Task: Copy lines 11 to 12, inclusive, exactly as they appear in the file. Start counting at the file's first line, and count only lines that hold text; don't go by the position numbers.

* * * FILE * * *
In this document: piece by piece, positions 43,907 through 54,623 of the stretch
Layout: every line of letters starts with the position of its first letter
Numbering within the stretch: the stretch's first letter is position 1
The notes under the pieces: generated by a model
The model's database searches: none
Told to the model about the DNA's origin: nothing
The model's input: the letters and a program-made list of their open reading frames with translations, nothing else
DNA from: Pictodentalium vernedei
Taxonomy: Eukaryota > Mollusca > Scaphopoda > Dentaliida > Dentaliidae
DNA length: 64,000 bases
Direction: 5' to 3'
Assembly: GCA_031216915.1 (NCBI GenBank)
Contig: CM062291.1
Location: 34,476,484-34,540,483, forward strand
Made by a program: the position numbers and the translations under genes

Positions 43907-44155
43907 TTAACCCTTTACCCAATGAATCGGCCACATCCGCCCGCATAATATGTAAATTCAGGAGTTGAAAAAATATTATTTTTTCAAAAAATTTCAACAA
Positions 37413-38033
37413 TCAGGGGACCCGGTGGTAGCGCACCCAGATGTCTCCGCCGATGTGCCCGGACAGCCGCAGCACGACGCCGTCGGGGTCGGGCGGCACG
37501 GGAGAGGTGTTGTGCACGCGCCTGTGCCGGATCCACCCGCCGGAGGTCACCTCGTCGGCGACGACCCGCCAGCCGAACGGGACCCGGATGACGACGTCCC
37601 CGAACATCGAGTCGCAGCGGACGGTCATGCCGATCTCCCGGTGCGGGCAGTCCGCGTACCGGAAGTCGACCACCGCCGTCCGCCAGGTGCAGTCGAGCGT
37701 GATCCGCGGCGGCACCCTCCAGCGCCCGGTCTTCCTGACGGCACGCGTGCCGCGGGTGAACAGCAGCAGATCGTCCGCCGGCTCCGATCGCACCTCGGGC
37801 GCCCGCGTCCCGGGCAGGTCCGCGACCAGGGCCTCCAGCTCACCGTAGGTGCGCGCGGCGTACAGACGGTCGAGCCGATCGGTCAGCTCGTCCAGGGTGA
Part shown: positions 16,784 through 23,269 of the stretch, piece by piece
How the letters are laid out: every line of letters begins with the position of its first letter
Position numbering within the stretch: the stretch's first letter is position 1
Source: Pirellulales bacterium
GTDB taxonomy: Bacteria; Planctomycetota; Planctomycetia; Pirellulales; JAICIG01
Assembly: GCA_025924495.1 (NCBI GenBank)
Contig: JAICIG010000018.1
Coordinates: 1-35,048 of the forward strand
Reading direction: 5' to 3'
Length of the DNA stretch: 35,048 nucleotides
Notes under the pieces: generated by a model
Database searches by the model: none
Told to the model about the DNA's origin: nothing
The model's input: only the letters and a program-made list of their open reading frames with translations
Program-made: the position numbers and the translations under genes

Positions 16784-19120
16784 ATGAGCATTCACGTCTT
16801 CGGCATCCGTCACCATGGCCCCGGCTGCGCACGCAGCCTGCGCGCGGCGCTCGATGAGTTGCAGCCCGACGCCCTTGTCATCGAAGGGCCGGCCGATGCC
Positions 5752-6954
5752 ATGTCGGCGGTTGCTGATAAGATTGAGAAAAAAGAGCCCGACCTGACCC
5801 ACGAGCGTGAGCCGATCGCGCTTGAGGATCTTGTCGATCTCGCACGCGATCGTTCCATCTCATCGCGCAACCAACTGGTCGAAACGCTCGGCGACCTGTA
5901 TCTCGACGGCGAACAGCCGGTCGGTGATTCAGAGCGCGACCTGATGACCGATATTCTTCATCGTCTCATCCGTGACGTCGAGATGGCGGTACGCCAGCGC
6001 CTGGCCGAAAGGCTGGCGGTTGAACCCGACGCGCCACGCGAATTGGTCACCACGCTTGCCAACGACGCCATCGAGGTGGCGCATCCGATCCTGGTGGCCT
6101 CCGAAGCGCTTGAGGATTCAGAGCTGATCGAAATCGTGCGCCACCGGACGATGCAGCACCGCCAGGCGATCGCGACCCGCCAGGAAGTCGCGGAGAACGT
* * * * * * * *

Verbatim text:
Direction: 5' to 3'
Assembly: GCA_031216915.1 (NCBI GenBank)